Amongst defence watchers, as also amongst the veteran community, there is consternation at the growing tendency of senior military officers to wash dirty linen in public and to litigate over adverse promotion decisions. The military’s steep promotion pyramid, in which only one officer out of a hundred makes it to the rank of lieutenant generals, ensures that many good officers are superseded simply because of a lack of vacancies in higher ranks. This was always the case; what has now changed dramatically is the readiness of superseded officers to represent against adverse promotion decisions, and even approach court.

This tendency is exacerbated by the example set by top generals. In 2010, when VK Singh took over as army chief, he announced that his foremost priority was to rebuild the army’s “internal health”. Ironically, he ended up deeply dividing the army. The fallout is being observed even today.

Fortunately, the political leadership, including the current Bharatiya Janata Party (BJP) led government, has remained above the fray. After the United Progressive Alliance named Dalbir Singh as the next army chief in early 2014, the BJP accused it of “undue haste”. Yet, the BJP upheld his appointment after it formed the government, even though VK Singh, now a minister, exercised influence in the new power structure.        

Tuesday, 16 August 2016

Gripen, F-16, compete in MMRCA re-run

By Ajai Shukla
Business Standard, 16th Aug 16

Since April 2011, when the Indian Air Force (IAF) shortlisted the Eurofighter and Rafale for purchase, Swedish company Saab has believed its JAS-39 Gripen fighter was unfairly eliminated from that globally watched tender for 126 medium multi-role combat aircraft (MMRCA). Similarly, US aerospace giant, Lockheed Martin, which had offered an F-16 Block 50/52 variant called the Super Viper, feels hard done by. Yet, one of these companies might still have the last laugh after the eventual MMRCA winner, Dassault of France, failed to conclude a contract for the Rafale.

The Gripen NG and the F-16 Block 70 --- improved variants of the fighters Saab and Lockheed Martin had earlier offered --- are frontrunners in a truncated replay of the MMRCA contest. Boeing, meanwhile, has repeated its offer of the F/A-18E/F Super Hornet. All three offers are couched in the rubric of “Make in India”.

Of the original six vendors in the MMRCA race, only Russia’s RAC MiG has faded away. Dassault continues negotiating with New Delhi, albeit only for 36 Rafales under a government-to-government sale. Eurofighter remains poised on the sidelines; offering to step in should negotiations with Dassault collapse.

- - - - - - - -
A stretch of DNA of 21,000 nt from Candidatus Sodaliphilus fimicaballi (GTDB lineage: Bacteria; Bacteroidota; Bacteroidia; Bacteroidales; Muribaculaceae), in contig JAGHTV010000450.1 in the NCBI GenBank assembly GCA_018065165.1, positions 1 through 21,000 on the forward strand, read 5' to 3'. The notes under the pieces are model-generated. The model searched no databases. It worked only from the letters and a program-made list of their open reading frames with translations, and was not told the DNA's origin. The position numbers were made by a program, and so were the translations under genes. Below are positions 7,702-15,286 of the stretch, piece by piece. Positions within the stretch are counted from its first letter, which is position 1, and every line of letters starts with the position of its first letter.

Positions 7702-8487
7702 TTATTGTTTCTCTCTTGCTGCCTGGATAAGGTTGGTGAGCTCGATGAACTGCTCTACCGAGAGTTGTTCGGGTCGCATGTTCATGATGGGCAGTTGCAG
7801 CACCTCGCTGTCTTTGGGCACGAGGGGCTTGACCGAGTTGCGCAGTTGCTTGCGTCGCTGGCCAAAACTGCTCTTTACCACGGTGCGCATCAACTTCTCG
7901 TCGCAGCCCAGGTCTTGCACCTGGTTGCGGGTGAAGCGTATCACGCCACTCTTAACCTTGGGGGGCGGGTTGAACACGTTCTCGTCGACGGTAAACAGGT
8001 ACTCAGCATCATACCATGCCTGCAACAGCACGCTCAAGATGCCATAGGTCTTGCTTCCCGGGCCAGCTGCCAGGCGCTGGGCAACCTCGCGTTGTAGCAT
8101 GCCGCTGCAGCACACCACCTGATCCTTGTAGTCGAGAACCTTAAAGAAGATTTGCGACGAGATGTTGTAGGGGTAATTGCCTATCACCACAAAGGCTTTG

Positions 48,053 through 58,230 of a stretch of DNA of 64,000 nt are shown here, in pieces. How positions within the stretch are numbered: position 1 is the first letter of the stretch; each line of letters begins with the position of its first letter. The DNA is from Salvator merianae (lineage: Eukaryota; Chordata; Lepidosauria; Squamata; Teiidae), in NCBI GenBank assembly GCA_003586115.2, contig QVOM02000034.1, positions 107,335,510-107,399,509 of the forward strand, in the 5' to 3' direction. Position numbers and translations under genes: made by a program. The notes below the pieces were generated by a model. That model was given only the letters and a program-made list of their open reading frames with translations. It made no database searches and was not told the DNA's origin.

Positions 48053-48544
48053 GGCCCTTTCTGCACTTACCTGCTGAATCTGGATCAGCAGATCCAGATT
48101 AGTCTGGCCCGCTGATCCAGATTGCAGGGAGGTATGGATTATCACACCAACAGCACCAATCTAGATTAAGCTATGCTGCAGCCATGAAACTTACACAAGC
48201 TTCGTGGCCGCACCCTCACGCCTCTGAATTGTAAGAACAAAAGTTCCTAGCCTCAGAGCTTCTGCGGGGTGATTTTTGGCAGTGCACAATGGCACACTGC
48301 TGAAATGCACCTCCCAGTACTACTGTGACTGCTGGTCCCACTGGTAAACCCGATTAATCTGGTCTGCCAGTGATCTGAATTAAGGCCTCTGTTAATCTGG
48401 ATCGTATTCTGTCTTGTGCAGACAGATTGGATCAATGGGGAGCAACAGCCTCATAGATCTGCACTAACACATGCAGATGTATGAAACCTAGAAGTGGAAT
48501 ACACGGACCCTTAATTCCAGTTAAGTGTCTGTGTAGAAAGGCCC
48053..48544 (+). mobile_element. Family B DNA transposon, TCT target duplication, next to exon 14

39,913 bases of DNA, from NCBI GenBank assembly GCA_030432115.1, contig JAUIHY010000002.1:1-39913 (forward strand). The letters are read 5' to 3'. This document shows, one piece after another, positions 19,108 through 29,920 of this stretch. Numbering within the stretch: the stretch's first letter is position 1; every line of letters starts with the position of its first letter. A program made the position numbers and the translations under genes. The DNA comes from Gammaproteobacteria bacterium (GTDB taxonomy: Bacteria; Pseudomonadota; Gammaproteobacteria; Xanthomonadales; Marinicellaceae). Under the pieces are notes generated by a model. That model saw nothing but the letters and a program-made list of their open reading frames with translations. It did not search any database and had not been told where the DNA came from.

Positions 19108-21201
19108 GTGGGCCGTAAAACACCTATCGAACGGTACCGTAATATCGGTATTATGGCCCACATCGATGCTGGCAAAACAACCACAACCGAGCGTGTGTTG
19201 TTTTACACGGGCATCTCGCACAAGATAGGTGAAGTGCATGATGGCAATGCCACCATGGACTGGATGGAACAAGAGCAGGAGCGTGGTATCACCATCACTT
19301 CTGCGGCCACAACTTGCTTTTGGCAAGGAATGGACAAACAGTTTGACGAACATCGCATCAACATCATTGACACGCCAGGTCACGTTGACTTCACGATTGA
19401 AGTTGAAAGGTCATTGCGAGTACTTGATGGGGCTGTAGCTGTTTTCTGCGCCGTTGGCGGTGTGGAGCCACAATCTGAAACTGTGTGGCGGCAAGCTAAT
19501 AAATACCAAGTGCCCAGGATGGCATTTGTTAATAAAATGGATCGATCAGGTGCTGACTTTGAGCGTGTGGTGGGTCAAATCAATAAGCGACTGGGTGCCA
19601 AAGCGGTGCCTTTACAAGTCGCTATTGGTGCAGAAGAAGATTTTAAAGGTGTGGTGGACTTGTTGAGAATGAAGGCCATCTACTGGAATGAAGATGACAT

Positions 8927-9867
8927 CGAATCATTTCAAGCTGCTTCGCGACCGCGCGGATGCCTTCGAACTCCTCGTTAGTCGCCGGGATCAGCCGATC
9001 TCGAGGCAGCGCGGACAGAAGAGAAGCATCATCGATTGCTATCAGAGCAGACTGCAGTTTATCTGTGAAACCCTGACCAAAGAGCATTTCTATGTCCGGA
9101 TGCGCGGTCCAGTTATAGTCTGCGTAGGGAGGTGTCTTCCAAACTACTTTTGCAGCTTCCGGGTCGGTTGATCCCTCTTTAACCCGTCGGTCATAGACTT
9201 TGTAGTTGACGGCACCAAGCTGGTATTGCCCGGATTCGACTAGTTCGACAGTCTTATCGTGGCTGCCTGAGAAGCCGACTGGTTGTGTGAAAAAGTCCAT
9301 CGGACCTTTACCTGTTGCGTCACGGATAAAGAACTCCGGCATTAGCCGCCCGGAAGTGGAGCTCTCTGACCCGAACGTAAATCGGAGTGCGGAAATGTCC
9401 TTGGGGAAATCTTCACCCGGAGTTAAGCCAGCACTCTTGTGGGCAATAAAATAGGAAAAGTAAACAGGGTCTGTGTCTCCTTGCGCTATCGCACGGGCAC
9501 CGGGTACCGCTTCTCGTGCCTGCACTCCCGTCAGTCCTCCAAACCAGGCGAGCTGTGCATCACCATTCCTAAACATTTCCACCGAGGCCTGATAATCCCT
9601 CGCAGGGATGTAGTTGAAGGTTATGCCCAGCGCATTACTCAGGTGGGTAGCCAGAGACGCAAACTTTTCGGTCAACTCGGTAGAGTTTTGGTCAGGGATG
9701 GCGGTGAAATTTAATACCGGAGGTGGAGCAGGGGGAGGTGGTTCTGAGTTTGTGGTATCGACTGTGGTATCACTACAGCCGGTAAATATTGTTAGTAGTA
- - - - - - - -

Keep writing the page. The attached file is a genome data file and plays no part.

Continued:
A call to battle

In April 2015, when Prime Minister Narendra Modi ended three years of tortuous negotiations with Dassault, compensating the French vendor with an order for 36 fighters, Defence Minister Manohar Parrikar realised a light fighter would still be needed to replace the IAF’s retiring MiGs and bolster plummeting fighter numbers.

On April 13, 2015, Parrikar stated on Doordarshan TV: “Rafale is not a replacement for MiG-21. LCA [Light Combat Aircraft] Tejas is a replacement for MiG-21. Or, if we build some other fighter under “Make in India”… another single engine [fighter] in India, which is possible, that could be a replacement for the MiG-21.”

For Saab and Lockheed Martin, which both had single-engine, light fighters to offer, this was a call to battle. And the Aeronautical Development Agency (ADA), which runs the LCA programme, realised the Tejas had to come good quickly.

The IAF and ADA wasted no time in accelerating Tejas’ induction. Since the Tejas Mark II requires the time-consuming integration of a new engine, it was agreed to induct a stopgap Tejas Mark IA. This would have four improvements over the Mark I: active electronically scanned array (AESA) radar to boost air combat capability; an externally-carried self-protection jammer (SPJ) to blind enemy radar; mid-air refuelling to extend its range, and tidied-up internals for easier maintenance. The IAF undertook to order at least 80 Tejas Mark IA fighters.

Saab makes its play

Meanwhile, Saab prepared a three-point plan that piggybacks on the Tejas. This has not been formally proposed, but its strategy is evident from the informal offers made.

First, Saab has offered to manufacture and assemble the Gripen NG in India, partnering an Indian firm. Ministry insiders say Saab hopes to roll out the first fighter in 36 months; ramping up quickly to 18 fighters per year. The Gripen NG’s cost will depend upon how much indigenisation India demands. Building more components and sub-systems indigenously would naturally raise the cost.